On Election Day, friends posted pictures online of themselves pointing to I Voted stickers on their chests, as if that were all we had to do to fulfill our civic duty. I told a colleague that I could not shake a sense of foreboding. Wise and compassionate and older, he often reminds me that things are not as bad as they seem. When he smiled kindly and told me how confident he was that Clinton was going to win, I felt better. He knew more about politics than I did. I decided to have faith and wait.
But the anxiety came roaring back around 9 PM, when my sixteen-year-old bounded down the stairs and into the kitchen to tell Ismail and me that Trump had won two more states. There was an edge to Aliya’s voice. Justice is her religion. As a member of a group called Youth Against Rape Culture, she documents sexual harassment and assault on her high-school campus and has helped build a website where survivors can share their stories. She is active in the LGBTQ and mental-health communities. She uses social media to advocate for #BlackLivesMatter and spread the word about the murders of young black men. Early in the election cycle she convinced her dad to buy her a Feel the Bern sweat shirt, then embroidered Bernie Sanders’s name onto a piece of cloth and hand-stitched it to her backpack. She and her friends blocked traffic in front of the governor’s mansion after a bill passed in our state that denied transgender individuals the right to use the bathroom that matches their gender identity. To borrow a phrase her friends use, she is woke.
That night I saw an expression on her face I hadn’t seen in a long time. I caught a glimpse of the terrified girl who used to wake screaming from nightmares. I’d rush to her room and find her curled into a ball and clutching her sheets. I had to approach her carefully or else she would confuse me with a monster.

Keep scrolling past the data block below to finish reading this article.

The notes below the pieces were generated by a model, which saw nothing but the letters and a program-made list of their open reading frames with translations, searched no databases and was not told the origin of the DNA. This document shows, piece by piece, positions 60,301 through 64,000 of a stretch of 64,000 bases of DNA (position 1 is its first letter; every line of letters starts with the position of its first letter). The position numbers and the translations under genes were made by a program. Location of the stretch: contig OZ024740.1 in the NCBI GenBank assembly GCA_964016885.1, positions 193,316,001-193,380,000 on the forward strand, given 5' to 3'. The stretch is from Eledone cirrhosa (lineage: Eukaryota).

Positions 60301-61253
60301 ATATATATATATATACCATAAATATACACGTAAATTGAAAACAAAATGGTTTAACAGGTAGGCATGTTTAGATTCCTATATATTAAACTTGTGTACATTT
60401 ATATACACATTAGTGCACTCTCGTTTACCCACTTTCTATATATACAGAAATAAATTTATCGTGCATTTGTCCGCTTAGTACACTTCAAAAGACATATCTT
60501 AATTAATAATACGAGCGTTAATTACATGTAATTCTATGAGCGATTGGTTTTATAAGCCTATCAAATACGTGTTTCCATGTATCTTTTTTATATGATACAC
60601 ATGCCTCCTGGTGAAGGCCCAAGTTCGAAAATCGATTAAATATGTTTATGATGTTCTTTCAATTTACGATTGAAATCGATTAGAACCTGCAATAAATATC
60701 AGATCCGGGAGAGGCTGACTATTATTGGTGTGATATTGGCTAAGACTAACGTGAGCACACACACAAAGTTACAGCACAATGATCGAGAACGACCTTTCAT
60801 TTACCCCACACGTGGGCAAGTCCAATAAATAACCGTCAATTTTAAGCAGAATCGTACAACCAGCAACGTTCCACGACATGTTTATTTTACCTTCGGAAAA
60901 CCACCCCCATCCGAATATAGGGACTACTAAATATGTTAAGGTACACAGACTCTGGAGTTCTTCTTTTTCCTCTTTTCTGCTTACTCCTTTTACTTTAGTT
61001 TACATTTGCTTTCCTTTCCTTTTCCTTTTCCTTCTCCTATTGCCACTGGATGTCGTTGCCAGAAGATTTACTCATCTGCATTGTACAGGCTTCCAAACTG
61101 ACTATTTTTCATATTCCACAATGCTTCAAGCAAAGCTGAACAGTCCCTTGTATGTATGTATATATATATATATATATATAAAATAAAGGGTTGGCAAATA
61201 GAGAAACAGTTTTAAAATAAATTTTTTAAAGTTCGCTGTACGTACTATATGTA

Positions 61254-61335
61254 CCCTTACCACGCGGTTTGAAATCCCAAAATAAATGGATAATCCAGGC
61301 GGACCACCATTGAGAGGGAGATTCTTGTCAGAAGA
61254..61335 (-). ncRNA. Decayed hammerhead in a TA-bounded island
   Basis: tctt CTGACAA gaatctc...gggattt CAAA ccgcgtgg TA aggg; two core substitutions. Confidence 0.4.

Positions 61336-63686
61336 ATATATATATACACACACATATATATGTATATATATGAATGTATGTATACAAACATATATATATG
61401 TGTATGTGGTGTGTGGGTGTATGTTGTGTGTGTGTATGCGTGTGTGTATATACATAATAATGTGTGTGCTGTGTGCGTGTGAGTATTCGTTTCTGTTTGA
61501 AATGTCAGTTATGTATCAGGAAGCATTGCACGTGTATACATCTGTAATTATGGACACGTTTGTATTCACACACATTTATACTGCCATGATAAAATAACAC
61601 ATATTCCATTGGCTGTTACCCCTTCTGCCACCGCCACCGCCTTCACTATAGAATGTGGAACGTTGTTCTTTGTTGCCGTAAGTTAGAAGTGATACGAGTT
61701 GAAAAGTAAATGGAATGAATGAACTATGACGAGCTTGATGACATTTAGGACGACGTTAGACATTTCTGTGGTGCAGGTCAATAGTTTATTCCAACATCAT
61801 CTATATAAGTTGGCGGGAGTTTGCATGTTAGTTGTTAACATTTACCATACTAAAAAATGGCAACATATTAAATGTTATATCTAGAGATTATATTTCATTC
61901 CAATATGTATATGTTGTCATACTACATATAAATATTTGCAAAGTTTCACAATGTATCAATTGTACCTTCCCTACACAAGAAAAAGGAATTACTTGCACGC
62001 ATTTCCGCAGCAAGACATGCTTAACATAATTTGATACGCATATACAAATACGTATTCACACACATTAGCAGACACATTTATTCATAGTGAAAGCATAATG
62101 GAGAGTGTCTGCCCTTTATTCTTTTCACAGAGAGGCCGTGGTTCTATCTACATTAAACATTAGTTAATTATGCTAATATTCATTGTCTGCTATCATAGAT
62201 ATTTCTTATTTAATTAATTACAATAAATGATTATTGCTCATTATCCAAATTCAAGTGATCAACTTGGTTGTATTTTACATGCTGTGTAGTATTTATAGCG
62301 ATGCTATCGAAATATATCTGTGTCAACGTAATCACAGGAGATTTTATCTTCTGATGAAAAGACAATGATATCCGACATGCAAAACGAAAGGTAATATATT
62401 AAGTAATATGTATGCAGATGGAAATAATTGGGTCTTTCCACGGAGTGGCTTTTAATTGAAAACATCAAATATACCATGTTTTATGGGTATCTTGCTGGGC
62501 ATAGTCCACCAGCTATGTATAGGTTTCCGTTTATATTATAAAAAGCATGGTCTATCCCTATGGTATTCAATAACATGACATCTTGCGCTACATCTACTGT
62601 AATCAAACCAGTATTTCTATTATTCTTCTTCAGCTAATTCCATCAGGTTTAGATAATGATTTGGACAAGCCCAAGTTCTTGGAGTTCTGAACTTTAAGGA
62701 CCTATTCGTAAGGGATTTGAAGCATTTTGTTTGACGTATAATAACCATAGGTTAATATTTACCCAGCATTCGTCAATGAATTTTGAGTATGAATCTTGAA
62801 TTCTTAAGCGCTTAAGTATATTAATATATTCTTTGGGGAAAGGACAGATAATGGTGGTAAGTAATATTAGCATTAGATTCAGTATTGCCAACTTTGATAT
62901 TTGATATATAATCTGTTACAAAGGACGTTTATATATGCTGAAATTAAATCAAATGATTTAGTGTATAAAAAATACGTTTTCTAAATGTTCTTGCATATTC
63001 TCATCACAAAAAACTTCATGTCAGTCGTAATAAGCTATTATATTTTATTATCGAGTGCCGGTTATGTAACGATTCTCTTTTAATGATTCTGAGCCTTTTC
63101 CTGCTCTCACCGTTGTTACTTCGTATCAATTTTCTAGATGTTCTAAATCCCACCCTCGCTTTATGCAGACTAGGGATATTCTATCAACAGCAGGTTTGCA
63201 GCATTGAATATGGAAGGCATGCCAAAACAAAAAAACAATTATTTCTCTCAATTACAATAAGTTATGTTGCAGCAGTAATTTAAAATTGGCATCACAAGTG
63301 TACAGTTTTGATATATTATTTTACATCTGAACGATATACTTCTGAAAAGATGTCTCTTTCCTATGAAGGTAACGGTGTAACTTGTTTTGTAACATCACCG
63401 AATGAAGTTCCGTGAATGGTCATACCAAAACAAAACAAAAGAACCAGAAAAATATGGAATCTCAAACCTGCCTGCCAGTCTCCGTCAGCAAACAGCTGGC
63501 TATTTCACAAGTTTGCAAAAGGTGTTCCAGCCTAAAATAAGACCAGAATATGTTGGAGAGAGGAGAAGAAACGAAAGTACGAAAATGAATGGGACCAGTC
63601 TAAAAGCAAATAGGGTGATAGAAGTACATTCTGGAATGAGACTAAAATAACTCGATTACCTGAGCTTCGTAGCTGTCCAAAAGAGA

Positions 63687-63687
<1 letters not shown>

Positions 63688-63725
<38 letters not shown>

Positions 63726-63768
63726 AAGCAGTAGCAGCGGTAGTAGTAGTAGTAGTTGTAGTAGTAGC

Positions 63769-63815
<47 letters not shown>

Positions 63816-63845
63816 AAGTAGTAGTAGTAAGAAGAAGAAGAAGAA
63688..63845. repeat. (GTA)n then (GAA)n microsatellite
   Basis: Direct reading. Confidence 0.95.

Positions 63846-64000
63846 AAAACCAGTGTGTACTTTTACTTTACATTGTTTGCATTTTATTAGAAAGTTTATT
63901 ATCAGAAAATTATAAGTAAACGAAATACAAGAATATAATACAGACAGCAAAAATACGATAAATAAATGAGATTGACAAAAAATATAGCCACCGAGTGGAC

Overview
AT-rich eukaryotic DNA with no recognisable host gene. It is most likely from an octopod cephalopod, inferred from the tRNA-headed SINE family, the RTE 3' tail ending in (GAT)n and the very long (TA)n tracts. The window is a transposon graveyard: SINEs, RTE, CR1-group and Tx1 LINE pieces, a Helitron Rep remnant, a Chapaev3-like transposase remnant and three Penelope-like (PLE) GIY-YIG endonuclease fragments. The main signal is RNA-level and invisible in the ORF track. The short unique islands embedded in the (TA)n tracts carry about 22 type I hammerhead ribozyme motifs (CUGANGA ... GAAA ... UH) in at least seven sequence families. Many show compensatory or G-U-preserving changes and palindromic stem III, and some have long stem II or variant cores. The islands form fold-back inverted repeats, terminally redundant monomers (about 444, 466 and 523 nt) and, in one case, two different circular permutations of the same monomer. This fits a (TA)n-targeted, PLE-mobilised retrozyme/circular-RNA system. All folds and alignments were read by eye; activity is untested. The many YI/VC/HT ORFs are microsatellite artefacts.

Now I saw once more that child who needed to be held and reassured that she was safe. But I could also see a young woman who would not stand for this. Her face was full of fear but also outrage and disbelief. Not only would she and her peers have to restore the environment previous generations had destroyed, stop wars we’d started, and fix the economy we’d broken — they might also have to deal with the narcissistic sociopath we had elected. If this was the best we could do for our children, we might as well pass the torch to the sixteen-year-olds now. Feeling sick to my stomach, I decided it was time to go to bed. I slept deeply, but the next morning I woke abruptly just before 5 AM, reached for my phone, and got online. I imagine that, at the same moment, hundreds of thousands of other hands across the country were also groping in the dark. Hundreds of thousands of other eyes squinted and read the unexpected headline.